What makes you, you? Is it how you think of yourself, how others think of you, or something else entirely? Philosopher Julian Baggini draws from philosophy and neuroscience to give a surprising answer.
Scott Rickard set out to engineer the ugliest possible piece of music, devoid of repetition, using a mathematical concept known as the Costas Array. In this surprisingly entertaining talk, he shares the math behind musical beauty ... and its opposite.
We all want customized experiences and products -- but when faced with 700 options, consumers freeze up. With fascinating new research, Sheena Iyengar demonstrates how businesses (and others) can improve the experience of choosing.
What does a bill like PIPA/SOPA mean to our shareable world? At the TED offices, Clay Shirky delivers a proper manifesto -- a call to defend our freedom to create, discuss, link and share, rather than passively consume.
Cybercrime expert Mikko Hypponen talks us through three types of online attack on our privacy and data -- and only two are considered crimes. "Do we blindly trust any future government? Because any right we give away, we give away for good."
What aspects of religion should atheists (respectfully) adopt? Alain de Botton suggests a "religion for atheists" -- call it Atheism 2.0 -- that incorporates religious forms and traditions to satisfy our human need for connection, ritual and transcendence.
After a crisis, how can we tell if water is safe to drink? Current tests are slow and complex, and the delay can be deadly, as in the cholera outbreak after Haiti's earthquake in 2010. TED Fellow Sonaar Luthra previews his design for a simple tool that quickly tests water for safety -- the Water Canary.
There are millions of prodigiously gifted musicians of disability around the world, and Charles Hazlewood is determined to give them a platform. Watch the debut performance of the British Paraorchestra.
We have no ways to directly observe molecules and what they do -- but Drew Berry wants to change that. He demos his scientifically accurate (and entertaining!) animations that help researchers see unseeable processes within our own cells.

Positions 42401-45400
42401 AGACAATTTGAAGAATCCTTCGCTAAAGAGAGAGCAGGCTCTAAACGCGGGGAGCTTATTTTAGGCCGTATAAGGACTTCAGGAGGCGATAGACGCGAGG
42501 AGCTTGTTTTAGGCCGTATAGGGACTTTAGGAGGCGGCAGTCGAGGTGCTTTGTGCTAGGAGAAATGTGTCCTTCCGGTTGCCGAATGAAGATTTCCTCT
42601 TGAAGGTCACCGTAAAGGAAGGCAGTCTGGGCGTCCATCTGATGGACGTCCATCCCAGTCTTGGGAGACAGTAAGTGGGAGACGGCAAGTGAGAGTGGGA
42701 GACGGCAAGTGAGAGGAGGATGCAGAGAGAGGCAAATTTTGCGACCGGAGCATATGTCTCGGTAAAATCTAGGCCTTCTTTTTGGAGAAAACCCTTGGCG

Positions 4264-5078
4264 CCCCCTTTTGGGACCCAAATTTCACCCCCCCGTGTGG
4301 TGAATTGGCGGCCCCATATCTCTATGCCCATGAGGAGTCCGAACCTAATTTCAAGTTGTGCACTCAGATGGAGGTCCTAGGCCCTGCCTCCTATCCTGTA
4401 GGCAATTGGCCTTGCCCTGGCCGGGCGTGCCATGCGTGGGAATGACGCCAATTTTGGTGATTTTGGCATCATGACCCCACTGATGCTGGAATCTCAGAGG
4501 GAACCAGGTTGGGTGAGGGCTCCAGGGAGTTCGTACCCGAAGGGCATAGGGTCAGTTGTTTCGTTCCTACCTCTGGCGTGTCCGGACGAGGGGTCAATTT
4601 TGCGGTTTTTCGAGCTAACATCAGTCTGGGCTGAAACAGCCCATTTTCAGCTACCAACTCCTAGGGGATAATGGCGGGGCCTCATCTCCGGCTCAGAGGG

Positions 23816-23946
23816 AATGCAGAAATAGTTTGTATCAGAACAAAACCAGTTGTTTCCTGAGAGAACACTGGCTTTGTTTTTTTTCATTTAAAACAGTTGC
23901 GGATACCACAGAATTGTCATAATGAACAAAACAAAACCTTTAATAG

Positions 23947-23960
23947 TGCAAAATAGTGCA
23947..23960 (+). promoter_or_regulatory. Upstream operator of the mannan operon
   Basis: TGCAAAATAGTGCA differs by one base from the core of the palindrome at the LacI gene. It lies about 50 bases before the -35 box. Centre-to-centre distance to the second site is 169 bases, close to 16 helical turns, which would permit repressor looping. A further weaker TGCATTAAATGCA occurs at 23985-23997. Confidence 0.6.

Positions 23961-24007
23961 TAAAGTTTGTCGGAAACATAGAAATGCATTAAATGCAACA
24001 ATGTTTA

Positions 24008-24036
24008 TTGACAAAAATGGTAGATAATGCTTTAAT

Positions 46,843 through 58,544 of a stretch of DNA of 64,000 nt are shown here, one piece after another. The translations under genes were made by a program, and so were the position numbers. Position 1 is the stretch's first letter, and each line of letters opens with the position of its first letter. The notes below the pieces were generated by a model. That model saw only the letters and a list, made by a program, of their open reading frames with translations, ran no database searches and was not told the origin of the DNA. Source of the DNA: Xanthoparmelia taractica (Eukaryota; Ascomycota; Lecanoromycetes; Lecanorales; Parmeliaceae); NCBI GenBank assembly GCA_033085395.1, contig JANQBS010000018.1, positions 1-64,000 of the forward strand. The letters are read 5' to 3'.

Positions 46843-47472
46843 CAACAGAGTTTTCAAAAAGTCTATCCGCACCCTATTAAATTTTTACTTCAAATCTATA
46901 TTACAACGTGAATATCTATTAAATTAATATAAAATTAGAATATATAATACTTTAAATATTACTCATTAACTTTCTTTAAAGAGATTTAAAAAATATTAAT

In politics, it seems counterintuitive to engage in dialogue with violent groups, with radicals and terrorists, and with the states that support them. But Jonas Gahr Støre, the foreign minister of Norway, makes a compelling case for open discussion, even when our values diverge.
In 2011 three young women swept the top prizes of the first Google Science Fair. Lauren Hodge, Shree Bose and Naomi Shah describe their extraordinary projects -- and their route to a passion for science.
Like all of us, economist Tyler Cowen loves a good story. But in this intriguing talk, he asks us to step away from thinking of our lives -- and our messy, complicated irrational world -- in terms of a simple narrative.
For a full year, AJ Jacobs followed every piece of health advice he could -- from applying sunscreen by the shot glass to wearing a bicycle helmet while shopping. Onstage at TEDMED, he shares the surprising things he learned.
Alberto Cairo's clinics in Afghanistan used to close down during active fighting. Now, they stay open. In this powerful talk, Cairo tells the moving story of why -- and how he found humanity and dignity in the midst of war.
Every day, we make decisions that have good or bad consequences for our future selves. (Can I skip flossing just this one time?) Daniel Goldstein makes tools that help us imagine ourselves over time, so that we make smart choices for Future Us.
Every morning we wake up and regain consciousness -- that is a marvelous fact -- but what exactly is it that we regain? Neuroscientist Antonio Damasio uses this simple question to give us a glimpse into how our brains create our sense of self.
Sad but true: Many of the cures and vaccines our world desperately needs -- for illnesses millions of people have -- just aren't being produced or developed, because there's no financial incentive. Thomas Pogge proposes a $6 billion plan to revolutionize the way medications are developed and sold.
When Ramona Pierson was 22, she was hit by a drunk driver and spent 18 months in a coma. In this talk, she tells the remarkable story of her recovery -- drawing on the collective skills and wisdom of a senior citizens' home.
Homaro Cantu and Ben Roche come from Moto, a Chicago restaurant that plays with new ways to cook and eat food. But beyond the fun and flavor-tripping, there's a serious intent: Can we use new food technology for good?
Every day, we use materials from the earth without thinking, for free. But what if we had to pay for their true value: would it make us more careful about what we use and what we waste? Think of Pavan Sukhdev as nature's banker -- assessing the value of the Earth's assets. Eye-opening charts will make you think differently about the cost of air, water, trees ...